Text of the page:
July 30, 2013 at 11:26 am

Griffith Thesis: Weighing Capabilities and Intentions: George Kennan and Paul Nitze Confront the Bomb

History graduate student Luke Griffith published his master’s thesis on “Weighing Capabilities and Intentions: George Kennan and Paul Nitze Confront the Bomb” on OhioLINK.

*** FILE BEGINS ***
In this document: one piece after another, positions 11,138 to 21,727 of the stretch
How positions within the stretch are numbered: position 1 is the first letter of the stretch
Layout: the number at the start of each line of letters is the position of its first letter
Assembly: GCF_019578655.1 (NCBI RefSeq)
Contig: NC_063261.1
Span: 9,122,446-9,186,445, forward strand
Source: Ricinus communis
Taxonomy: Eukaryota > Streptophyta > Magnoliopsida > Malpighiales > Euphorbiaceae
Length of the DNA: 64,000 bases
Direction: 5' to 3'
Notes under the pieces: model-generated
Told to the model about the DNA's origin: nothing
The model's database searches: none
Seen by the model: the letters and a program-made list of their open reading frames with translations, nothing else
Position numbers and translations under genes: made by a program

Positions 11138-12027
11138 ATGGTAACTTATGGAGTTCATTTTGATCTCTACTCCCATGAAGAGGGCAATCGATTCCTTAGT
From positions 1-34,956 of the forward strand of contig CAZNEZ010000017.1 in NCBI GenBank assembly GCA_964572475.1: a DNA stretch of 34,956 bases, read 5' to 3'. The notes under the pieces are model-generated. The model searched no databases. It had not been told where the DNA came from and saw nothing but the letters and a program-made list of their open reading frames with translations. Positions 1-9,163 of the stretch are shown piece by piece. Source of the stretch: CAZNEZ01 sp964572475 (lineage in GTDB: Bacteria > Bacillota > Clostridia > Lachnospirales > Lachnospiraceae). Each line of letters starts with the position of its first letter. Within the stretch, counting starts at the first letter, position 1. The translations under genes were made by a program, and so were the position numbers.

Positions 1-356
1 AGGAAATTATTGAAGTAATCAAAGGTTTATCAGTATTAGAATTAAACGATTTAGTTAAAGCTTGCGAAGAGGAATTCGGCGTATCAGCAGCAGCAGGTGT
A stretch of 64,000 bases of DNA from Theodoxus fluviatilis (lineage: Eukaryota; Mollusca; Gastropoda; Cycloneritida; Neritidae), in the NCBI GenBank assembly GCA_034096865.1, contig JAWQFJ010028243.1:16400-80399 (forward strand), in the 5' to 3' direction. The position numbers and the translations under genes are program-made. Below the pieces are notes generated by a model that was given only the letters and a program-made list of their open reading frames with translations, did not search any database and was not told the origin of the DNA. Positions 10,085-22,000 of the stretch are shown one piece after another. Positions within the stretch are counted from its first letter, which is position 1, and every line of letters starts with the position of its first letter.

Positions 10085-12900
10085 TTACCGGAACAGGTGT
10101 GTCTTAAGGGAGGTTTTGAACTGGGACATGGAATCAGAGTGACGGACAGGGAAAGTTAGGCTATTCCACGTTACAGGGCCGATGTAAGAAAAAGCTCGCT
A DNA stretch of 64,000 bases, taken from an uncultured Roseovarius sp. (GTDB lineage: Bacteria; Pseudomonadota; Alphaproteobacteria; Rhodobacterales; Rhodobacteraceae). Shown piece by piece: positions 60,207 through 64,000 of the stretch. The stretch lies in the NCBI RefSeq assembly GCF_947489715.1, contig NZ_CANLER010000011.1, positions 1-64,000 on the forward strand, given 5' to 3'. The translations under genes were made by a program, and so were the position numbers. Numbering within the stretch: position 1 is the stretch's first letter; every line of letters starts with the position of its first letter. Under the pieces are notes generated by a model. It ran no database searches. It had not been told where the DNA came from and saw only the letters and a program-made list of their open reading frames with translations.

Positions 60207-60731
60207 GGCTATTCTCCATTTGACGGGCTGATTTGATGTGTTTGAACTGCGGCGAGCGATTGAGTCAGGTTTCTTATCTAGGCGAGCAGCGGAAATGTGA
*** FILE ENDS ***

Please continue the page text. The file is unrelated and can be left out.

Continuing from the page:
Abstract: While countless historians have studied George Kennan and Paul Nitze, there has yet to be a comprehensive account of Kennan and Nitze’s views on nuclear weapons throughout the Truman administration. Prior to the Soviet atomic test in 1949, Kennan and Nitze worked in tandem to preserve the U.S. atomic monopoly and to build a potent retaliatory nuclear arsenal. Kennan and Nitze also rejected the notion that the Truman administration could negotiate an international atomic energy agreement. In the wake of the Soviet detonation of an atomic bomb, however, Kennan and Nitze fundamentally disagreed over the bomb’s role in U.S. security policies. Contrary to his previous analysis, Kennan advocated a strategy of minimal deterrence and a “declaratory policy” of non-American first use. Nitze, though, supported efforts to retain U.S. nuclear superiority and to initiate a massive buildup of U.S. conventional strength. Ultimately,this thesis demonstrates that Nitze, not Kennan, shaped the Truman administration’s approach to U.S.-Soviet atomic energy negotiations, U.S. military strategy, and U.S. nuclear policy throughout the final years of Truman’s presidency.

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